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The Daily Wildcat

The Daily Wildcat

 

    Discovery of DNA retold in local performance

    Matthew+Copley+%28left%29%0ALori+Hunt+%28front-center%29%0AMatt+Brown+%28back-center%29%0ABrian+Wees+%28center-right%29%0ASteve+McKee+%28far+right%29%0A%0Acourtesy+goes+toward+Live+Theater+Workshop%0A
    Matthew Copley (left) Lori Hunt (front-center) Matt Brown (back-center) Brian Wees (center-right) Steve McKee (far right) courtesy goes toward Live Theater Workshop

    “It’s the loneliest pursuit in the world, science.”

    This line of dialogue from Live Theatre Workshop’s production of “Photograph 51” exemplifies the one-act narrative of the forgotten conflict between the scientists who uncovered DNA’s double-helix structure in 1950s England.

    Although Anna Ziegler’s play is filled with plenty of scientific jargon, the heart of the story resides within the protagonist, Rosalind Franklin, and her passion for finding beauty in life’s greatest mysteries.

    Based on the actual scientist from Notting Hill, London, Franklin is a hard-working, independent woman working in an era long before the term “feminism” became fashionable in our lexicon. Despite being excluded from the gridlocked boys club of British academia, Franklin finds pleasure in working alone in a laboratory.

    The play is structured around memories from the perspective of Franklin’s friends and foes in the years leading up to and following her DNA discovery. These associates are a group of men who function as a traditional Greek chorus, moving around the main character to give bits of hindsight commentary to the audience.
    This type of staging is aesthetically complementary to the play’s circumstances, as the men in Franklin’s life seem to hover over her, too afraid to reach out to a willingly standoffish woman.

    Ziegler’s script carefully weaves these men together with the dual functions of character and narrator, but the Live Theatre Workshop’s black box stage’s layout doesn’t accommodate Ziegler’s disjointed world. The stage is crammed with furniture, and it is difficult to distinguish when a character is in the past from when they are in the present.

    The production tries to counter the lack of physical space by manipulating lights and sound to help section off pieces of the nonlinear narrative. Characters frequently break off into personal monologues with a wealth of melancholy light accentuating shadows across their faces, and there is underscore of familiar music to emphasize their entrapped emotions.

    These nonrealistic conventions border on abstract expressionism, which contrasts strangely with the history that the play attempts to dramatize. The play’s title is derived from the famous X-ray photograph Franklin took that confirmed her theories about DNA’s helical design.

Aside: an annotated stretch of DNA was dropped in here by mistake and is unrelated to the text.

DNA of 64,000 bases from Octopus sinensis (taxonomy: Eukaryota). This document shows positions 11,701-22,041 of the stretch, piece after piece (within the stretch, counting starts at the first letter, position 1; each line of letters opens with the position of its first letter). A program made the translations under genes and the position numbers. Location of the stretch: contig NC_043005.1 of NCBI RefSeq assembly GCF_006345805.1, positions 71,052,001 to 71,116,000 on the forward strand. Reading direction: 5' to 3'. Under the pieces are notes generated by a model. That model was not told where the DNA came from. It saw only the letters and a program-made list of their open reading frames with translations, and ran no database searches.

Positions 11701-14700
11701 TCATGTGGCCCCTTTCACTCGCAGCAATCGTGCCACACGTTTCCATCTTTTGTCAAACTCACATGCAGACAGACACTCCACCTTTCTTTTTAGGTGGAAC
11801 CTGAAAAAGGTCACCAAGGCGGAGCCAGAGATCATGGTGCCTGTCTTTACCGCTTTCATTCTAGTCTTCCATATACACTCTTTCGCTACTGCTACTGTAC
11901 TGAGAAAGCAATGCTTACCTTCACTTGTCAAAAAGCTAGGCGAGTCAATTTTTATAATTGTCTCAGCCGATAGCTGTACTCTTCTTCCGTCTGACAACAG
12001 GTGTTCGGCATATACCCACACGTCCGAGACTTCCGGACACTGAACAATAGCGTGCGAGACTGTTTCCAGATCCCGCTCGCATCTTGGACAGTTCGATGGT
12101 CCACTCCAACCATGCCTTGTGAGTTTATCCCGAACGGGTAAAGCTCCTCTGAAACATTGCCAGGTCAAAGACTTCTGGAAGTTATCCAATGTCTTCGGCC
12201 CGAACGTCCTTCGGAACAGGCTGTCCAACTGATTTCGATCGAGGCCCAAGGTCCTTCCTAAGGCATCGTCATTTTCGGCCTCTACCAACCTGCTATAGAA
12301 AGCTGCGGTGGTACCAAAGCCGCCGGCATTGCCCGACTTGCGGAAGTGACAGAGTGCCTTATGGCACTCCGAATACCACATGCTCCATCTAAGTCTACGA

To a contemporary audience, the design of DNA may seem like a trivial fact lost in a high school textbook, but Franklin’s discovery was considered revolutionary — and even lucrative. The X-marked photograph almost became the Holy Grail in the competitive pursuit for a Nobel Prize.

    This race for fame and distinction introduces the central conflict between Franklin and her two antagonists, Francis Crick and James Watson. Based on the actual scientists who took all of the credit for determining DNA’s structure in their 1962 Nobel Prize speech, Crick and Watson are crafted as self-centered plagiarists.
    Actor Nick Price takes Watson’s villainy one step too far. His exaggerated gestures make the character seem cartoonish, and he reduces the three-dimensionality of the real-life Watson to a Disney caricature.

    Despite Price’s distracting performance, the rest of the ensemble nicely embraces the banter and wit of Ziegler’s text. An unexpected love triangle even arises between Franklin and two of her colleagues, one of whom is Maurice Wilkins, the man now blamed for leaking Franklin’s discovery to Watson and Crick.

    By the end of the play, Ziegler has cleverly shifted the focus from Franklin to Wilkins. It’s an attempt to highlight the guilt Wilkins must bear, and again to reinforce the loneliness of this environment of sterile telescopes and test tubes.

    The last scene is of Wilkins trying to reinvent a memory of him and Franklin seeing a production of “A Winter’s Tale,” but unlike the characters of William Shakespeare’s play, Wilkins is left alone with the everlasting regret of lost love.

    These dramatic liberties are likely deviations from the actual events that took place in Franklin’s lab, but “Photograph 51” is still an educational story about the embittered battles over the mysterious molecules that make up our biology.

    Live Theatre Workshop’s production team does its best to stage Ziegler’s complex material, and it certainly provides an informative piece of entertainment that supersedes the lectures of any ninth-grade biology teacher. The production runs every weekend through Mar. 22, with regular tickets starting at $18.

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